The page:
Well, almost everyone.  There was One who had a different focus on such things.  His name was Jesus. 

In Matthew 16:13 (NLT) When Jesus came to the region of Caesarea Philippi, he asked his disciples, “Who do people say that the Son of Man is?”  You see, Jesus, too, was curious about the things people were saying, except there’s a huge difference.  Instead of asking “What are people saying about me?”, his question focused on an entirely different issue.  He didn’t care what people thought about him, but he did care WHO they thought he was.  If it had been you or I in His place, we would have wondered if they liked the last sermon we gave, if they thought we were intelligent, good looking, a nice guy or a nice gal.  But those things didn’t matter to Jesus.  Seemingly, they didn’t matter to him at all.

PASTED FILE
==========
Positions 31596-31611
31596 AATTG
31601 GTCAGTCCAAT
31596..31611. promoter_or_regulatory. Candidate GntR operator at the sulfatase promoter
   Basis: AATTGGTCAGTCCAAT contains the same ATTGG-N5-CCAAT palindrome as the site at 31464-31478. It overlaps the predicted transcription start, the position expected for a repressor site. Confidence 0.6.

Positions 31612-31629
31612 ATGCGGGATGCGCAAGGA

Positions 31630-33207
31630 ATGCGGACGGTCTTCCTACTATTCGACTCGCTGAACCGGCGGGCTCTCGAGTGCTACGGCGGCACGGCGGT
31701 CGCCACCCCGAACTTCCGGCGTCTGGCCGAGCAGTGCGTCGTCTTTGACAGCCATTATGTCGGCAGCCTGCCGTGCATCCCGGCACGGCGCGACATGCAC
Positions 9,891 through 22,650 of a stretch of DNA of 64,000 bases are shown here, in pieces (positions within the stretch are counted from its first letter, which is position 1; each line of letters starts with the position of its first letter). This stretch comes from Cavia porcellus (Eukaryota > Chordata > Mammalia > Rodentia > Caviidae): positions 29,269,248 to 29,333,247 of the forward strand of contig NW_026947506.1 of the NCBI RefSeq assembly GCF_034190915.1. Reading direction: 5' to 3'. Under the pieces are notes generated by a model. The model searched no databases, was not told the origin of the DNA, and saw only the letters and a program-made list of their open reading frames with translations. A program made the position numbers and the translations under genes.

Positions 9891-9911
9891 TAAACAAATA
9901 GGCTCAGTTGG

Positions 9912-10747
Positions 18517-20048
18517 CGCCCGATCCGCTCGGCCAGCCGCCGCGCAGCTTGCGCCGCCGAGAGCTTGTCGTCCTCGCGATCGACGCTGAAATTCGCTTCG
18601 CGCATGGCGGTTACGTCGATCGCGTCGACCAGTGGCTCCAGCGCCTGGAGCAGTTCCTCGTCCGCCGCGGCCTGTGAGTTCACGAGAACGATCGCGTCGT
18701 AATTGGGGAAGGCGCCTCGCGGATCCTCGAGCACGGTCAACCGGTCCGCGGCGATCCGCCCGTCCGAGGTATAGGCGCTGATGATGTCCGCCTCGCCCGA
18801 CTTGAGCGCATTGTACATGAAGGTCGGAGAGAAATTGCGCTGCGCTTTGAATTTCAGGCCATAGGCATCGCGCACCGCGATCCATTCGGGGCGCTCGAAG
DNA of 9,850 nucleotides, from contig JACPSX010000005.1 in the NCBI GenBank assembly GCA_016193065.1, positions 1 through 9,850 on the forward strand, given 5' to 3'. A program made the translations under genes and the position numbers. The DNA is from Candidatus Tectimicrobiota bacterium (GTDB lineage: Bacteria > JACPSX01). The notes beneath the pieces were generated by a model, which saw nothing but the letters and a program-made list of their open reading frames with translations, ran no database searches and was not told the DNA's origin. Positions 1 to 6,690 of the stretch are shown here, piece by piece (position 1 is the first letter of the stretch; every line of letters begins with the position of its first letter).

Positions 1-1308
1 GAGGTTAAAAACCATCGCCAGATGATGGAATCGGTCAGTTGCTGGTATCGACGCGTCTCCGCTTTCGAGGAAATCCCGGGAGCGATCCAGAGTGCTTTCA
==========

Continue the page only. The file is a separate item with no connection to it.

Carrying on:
What mattered to Jesus was who people thought He was.  It really didn’t matter if they thought he was a good speaker (they did – even if they didn’t like what he said!), or if they felt he was witty and entertaining.  What mattered immensely was who they believed Him to be.

How would our lives be different if our focus wasn’t on WHAT people said about us, but on who we are?  If we spent one tenth of the time on letting our Christian identity be known as we spend on trying to impress others, wouldn’t the world be much better served?  It might be an interesting exercise to ask some people who know you at work (or even at church or in your family), “Who do people say I am?” 

PRAYER:  We get focused on all the wrong things about ourselves, Lord!  Help us to know and understand that who we are in Christ Jesus is much more important than our cleverness or popularity.  May we live so that others will see clearly who our Lord really is!  In Jesus’ name, Amen.

Copyright by 2017 by Galen C. Dalrymple.  ><}}}”>

DayBreaks for 7/10/17 – Writing Checks You Cannot Cash

DayBreaks for 7/10/17: Writing Checks You Cannot Cash